Magoosh GRE

Essay about citizenship – Citizenship in São Paulo’s Favelas

| February 6, 2017

Introduction

São Paulo is not only the biggest city in Brazil, but is the biggest proper in the Americas and in the southern hemisphere and not to mention, ranking seventh in terms of population in the whole world. Its metropolis is the second most populated in the Americas and ranks in the top ten largest in the world. This city is the capital of the state of São Paulo and a significant center in commerce, finance, arts and entertainment in Brazil. São Paulo has recorded a significant growth compared to other cities in Brazil in terms of population and with urbanization at 81 percent; it is witnessing an increase in slum housing. This problem started in the beginning of 20th Century with the segregation that existed between the affluent, who lived in the central districts, and the poor, who lived in the low lying floodplains. This pattern of urban settlement has changed with poor migrants moving into all city spaces. The rapid spread of slums began in the 1980s with the development of favelas in the urban peripheries and the cortices. Currently, the favelas are the dominant form of settlement and have broken its confinement into all parts of São Paulo, the insurgent citizens of the city. There has been an ongoing conflict between the residents of favelas and the public authorities because of the encroachment into the areas valued by the property market. In addition, the favelas are slowly being driven into the poorest, most peripheral and dangerous areas devoid of basic urban services, such as water, power, education. This paper intends to reveal that this insurgency is a conflict of citizenship and not just instrumental outcry and violence. Citizenship in this case refers to recognition of residents’ legal presence in the city and their rights to basic urban services.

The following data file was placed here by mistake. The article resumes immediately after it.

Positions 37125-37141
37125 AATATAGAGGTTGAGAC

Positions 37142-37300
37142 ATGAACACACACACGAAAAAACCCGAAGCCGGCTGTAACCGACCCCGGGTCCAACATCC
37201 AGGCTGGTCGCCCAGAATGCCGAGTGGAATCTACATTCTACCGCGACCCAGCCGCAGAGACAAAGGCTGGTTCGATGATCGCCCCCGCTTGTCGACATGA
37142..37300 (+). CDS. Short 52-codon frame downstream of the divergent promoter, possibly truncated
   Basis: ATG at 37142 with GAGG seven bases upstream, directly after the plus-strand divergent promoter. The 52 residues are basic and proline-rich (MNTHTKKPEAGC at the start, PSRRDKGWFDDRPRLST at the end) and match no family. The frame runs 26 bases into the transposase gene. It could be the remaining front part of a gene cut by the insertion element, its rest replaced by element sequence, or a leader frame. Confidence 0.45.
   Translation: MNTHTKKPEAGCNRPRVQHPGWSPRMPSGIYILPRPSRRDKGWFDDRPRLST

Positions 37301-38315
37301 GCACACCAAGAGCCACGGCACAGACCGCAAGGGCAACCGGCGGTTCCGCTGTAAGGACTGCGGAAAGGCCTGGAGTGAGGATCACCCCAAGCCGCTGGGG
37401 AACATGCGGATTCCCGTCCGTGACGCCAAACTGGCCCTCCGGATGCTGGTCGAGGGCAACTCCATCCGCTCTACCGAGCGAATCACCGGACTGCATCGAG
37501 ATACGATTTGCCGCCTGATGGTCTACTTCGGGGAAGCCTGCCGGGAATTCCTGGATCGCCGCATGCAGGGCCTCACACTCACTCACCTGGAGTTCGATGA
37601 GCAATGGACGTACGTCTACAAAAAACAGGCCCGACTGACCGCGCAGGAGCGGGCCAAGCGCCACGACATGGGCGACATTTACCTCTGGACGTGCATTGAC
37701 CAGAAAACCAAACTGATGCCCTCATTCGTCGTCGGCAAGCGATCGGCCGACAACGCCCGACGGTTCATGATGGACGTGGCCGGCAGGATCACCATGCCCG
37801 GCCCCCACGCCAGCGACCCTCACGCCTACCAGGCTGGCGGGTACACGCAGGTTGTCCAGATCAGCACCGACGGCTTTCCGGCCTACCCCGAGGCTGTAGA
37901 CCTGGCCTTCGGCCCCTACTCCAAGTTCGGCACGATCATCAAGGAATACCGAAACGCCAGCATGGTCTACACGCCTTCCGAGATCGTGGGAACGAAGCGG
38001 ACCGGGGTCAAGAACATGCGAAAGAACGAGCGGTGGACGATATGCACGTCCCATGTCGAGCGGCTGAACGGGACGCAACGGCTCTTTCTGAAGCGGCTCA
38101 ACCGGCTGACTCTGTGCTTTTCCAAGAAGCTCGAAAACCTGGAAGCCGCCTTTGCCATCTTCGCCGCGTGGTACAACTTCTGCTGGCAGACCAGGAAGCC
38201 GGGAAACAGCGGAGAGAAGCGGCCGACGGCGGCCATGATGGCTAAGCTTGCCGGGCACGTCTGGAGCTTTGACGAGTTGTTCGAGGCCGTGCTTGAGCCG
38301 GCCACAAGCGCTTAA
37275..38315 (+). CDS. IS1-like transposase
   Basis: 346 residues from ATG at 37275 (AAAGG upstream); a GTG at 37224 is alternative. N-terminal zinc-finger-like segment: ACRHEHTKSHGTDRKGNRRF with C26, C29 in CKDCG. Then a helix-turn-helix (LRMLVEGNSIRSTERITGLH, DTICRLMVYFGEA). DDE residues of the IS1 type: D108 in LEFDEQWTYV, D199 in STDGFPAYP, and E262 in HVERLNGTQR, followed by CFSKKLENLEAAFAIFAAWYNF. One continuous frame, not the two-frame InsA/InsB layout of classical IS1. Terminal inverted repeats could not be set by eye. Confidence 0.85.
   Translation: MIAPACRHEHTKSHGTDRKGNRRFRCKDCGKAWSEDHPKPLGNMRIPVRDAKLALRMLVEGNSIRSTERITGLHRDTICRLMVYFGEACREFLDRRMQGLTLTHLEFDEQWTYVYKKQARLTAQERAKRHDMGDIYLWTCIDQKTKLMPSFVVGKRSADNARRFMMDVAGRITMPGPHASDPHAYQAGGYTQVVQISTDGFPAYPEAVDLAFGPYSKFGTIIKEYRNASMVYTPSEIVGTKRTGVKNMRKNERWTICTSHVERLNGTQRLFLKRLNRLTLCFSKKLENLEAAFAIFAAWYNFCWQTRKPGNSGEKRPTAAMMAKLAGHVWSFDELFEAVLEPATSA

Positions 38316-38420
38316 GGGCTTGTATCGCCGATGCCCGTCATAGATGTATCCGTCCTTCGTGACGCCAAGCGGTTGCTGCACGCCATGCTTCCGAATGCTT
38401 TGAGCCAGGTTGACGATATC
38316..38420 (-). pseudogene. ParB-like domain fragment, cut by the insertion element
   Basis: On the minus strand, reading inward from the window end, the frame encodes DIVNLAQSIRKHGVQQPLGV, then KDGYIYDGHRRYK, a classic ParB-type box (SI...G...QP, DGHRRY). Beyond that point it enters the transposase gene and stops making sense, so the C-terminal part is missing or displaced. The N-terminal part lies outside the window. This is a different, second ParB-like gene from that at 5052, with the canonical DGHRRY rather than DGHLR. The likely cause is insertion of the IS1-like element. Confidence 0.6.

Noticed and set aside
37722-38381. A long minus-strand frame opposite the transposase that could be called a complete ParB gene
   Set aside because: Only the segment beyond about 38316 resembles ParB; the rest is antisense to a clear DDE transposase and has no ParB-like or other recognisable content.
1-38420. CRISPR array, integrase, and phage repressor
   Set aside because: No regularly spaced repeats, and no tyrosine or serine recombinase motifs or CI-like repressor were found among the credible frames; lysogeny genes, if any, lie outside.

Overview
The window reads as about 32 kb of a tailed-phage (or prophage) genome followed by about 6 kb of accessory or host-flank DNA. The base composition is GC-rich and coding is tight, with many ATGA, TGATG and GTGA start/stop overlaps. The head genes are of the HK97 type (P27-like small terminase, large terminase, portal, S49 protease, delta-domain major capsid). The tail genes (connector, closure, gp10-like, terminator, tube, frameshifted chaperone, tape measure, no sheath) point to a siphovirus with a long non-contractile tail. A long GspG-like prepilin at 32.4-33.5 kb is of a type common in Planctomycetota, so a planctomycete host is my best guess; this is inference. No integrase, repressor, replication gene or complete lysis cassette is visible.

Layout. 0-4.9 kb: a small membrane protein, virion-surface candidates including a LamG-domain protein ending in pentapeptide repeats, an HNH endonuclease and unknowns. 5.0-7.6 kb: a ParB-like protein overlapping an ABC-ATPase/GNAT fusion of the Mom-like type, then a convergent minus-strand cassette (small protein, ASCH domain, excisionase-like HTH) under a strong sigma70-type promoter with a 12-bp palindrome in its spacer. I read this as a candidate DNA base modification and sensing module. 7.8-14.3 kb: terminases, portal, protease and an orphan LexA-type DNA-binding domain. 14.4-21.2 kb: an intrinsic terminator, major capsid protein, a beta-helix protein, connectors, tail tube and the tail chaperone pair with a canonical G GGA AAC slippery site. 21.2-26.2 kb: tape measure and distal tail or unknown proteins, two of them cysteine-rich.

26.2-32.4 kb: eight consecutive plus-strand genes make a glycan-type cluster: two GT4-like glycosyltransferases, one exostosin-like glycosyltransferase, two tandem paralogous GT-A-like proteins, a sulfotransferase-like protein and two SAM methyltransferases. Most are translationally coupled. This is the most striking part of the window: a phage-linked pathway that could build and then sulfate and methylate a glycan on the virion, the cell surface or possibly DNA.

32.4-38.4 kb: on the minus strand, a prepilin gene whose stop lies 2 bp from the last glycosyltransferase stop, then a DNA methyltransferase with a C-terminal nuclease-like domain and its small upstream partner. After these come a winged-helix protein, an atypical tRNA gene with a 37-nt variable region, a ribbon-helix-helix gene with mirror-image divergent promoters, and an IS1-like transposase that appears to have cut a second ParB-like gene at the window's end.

Insurgency in São Paulo